Moving to a Place Where You Don't Know Anyone

As you know, Matt and I moved to Boulder, CO two months ago. I can't believe it's already been that long since we settled into our new home! We're really genuinely happy to be here. I think that Boulder is a perfect fit for us -- our hobbies, personalities, interests, temperature preferences, etc. But moving again hasn't been without it's fair share of challenges. 

We're not noobs when it comes to cross-country moves. After me getting laid off from my job, we uprooted in 2014, leaving our hometown of Houston for Brooklyn, NY. It was definitely a culture shock experience, but we had the luxury of already knowing a handful of people. Obviously, it's still hard to be away from family, but having some go-to people to call is extremely helpful. We celebrated birthdays and holidays with these friends. They were our family away from family. 

With my bff at our going away party at our favorite Brooklyn bar.

With my bff at our going away party at our favorite Brooklyn bar.

I have deeply mourned the loss of proximity when it comes to my friends in NYC. They were there for me through the hardest years of my life. They're invaluable to me. 

Our last dinner in NYC. I cried SO HARD after this photo was taken.

Our last dinner in NYC. I cried SO HARD after this photo was taken.

Though I'm confident we made the right choice in leaving the city, I still get jealous when I see them hanging out with each other and with other people on Facebook without me. Especially when it's a Saturday night and Matt and I are watching Chopped Junior on Netflix because we don't really have anything else to do. 

Since both Matt and I are very introverted, we have had to step out of our comfort zones and put ourselves out there because we know that we need to build friendships in our new home. Here are some lessons we have learned so far. 

1. Say yes to things

I am the queen of saying "no." Parents all over the US would love for their kids to have this characteristic haha. If I don't want to do something, I don't do it. If I'm tired, I don't go. Peer pressure ain't got nothing on me! Sometimes that's a really good skill. When you live in NYC, self preservation is really important. When I was struggling through anxiety and depression, I was really happy that I was good at saying no, and knowing what I can and cannot add into my already busy schedule.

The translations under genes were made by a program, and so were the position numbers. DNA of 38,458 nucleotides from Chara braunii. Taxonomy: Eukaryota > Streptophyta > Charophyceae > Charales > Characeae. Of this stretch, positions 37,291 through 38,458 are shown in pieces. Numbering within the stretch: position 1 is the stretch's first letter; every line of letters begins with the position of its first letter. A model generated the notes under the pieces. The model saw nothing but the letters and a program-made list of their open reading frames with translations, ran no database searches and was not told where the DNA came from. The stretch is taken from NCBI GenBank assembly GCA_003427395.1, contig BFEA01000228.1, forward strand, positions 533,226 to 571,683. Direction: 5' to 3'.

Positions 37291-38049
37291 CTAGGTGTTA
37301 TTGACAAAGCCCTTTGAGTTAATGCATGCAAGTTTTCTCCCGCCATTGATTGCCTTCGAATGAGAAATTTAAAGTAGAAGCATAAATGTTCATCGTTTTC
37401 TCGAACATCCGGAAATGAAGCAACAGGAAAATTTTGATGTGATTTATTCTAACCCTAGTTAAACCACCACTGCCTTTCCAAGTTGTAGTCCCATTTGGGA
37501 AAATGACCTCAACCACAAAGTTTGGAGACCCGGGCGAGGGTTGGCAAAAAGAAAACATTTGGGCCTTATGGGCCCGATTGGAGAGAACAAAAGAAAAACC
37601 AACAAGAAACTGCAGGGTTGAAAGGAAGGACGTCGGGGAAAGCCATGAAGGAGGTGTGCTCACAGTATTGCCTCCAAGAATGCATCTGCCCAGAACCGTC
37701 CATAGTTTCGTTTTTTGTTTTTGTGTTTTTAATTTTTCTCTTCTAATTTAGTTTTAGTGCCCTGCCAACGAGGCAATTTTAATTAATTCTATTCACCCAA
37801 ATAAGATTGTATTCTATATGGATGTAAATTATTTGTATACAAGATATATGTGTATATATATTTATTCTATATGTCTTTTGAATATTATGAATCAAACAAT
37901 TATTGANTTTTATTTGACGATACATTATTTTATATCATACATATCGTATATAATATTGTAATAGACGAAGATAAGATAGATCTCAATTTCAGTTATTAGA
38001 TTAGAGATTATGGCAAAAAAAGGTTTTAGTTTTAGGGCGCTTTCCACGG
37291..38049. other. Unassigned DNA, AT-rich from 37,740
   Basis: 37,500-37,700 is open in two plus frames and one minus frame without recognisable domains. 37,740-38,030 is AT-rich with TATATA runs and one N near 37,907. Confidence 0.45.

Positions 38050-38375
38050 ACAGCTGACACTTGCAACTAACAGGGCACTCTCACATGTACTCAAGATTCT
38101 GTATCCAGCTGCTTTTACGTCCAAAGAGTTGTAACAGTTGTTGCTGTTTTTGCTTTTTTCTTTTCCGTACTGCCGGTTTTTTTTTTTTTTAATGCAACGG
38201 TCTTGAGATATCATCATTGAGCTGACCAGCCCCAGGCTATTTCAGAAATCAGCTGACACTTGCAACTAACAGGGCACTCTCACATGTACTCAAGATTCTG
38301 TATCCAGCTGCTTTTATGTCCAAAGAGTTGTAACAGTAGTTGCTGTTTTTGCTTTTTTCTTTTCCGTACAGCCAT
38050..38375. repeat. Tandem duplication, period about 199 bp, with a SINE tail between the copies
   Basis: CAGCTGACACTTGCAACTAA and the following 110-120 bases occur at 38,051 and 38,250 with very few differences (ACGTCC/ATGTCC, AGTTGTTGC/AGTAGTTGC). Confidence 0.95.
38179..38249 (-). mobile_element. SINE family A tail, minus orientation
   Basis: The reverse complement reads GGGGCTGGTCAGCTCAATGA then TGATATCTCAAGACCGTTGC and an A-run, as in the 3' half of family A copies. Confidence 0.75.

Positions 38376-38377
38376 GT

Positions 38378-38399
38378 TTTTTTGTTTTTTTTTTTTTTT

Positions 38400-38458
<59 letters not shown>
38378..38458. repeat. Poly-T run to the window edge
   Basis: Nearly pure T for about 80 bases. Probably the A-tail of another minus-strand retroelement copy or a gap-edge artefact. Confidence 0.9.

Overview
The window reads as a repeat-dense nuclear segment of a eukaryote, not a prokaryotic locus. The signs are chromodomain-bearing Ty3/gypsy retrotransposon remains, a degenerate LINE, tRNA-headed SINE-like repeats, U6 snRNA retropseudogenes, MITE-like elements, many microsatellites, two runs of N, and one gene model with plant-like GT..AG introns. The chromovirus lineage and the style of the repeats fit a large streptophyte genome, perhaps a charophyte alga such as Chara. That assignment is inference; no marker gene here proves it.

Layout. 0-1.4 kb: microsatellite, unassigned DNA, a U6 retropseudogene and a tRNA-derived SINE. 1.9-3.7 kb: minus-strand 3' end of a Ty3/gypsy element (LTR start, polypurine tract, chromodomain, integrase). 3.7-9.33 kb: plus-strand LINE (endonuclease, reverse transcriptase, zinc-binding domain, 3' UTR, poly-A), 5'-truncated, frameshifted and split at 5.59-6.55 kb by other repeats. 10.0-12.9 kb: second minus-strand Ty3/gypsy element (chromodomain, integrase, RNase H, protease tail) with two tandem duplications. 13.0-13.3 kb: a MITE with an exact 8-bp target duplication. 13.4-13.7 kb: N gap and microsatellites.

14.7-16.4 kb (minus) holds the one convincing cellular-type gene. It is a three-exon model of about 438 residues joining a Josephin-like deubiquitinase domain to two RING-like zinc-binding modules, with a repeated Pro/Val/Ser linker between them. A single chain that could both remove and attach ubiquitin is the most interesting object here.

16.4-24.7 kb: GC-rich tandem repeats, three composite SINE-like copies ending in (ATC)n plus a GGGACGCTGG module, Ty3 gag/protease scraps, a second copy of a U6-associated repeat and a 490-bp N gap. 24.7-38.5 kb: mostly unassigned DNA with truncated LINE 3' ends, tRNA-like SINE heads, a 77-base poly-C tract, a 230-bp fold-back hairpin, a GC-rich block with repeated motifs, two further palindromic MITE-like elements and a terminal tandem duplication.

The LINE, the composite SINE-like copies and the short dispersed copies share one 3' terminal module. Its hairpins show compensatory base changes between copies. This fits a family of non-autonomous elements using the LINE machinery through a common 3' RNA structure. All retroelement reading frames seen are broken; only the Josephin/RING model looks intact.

I've been working on somewhat breaking that habit. I'm trying to say yes to things more often. I'm not as busy or as stressed here, and I need friends. I'm pushing myself to not just spend all my time hanging out with Matt and working out. It helps that people in CO want to hang out while working out! Double whammy.

Normally, I'd be intimidated when asked to go camping with 3 people I just met + 20 people I'd never met. But I'm so glad we said yes to this because we met a lot of really nice people and had a great time. We're actually going camping with them again this weekend!

Normally, I'd be intimidated when asked to go camping with 3 people I just met + 20 people I'd never met. But I'm so glad we said yes to this because we met a lot of really nice people and had a great time. We're actually going camping with them again this weekend!

2. Be available

I'm a creature of habit. I stick to a schedule. I love routine. I've been working on being more flexible with that so that I can be more available when people invite me to hang out. I'll bend my schedule, push runs, and wake up earlier to get things done so that I can make space for people.

3. Be present

Sometimes, the best thing you can do is just show up for stuff. We try to go to all of our church's activities, and have actually made more friends going to these extra events than at church itself. We also try to go to all of the social events that our apartment complex hosts. Granted, the only people we've really met at the apartment event was a surprisingly interesting retired couple who just got back to the states after spending 9 months backpacking Europe. We show up with no expectations. Sometimes we talk to people and sometimes we don't. But it's worth trying.

4. Go to meetups

There's a meetup group for everything -- running, ultimate frisbee, blogging, crafting, you name it! I met a lot of friends in NYC through blogging, and so far, I've met a lot of friends in Boulder through running. I still need to find a blogging group here. Starting a friendship on common ground, like a hobby, makes the awkward introduction phase much simpler. 

5. Form lines of communication immediately

I'm trying to be really intentional about getting phone numbers and/or friending people on Facebook right after I meet them. That way, we aren't just talking about hanging out or being friends, we're already on our way there. It also helps me to remember names when I'm meeting a lot of people at once. 

Anyone else ever move to a place where they know no one? What was your experience like?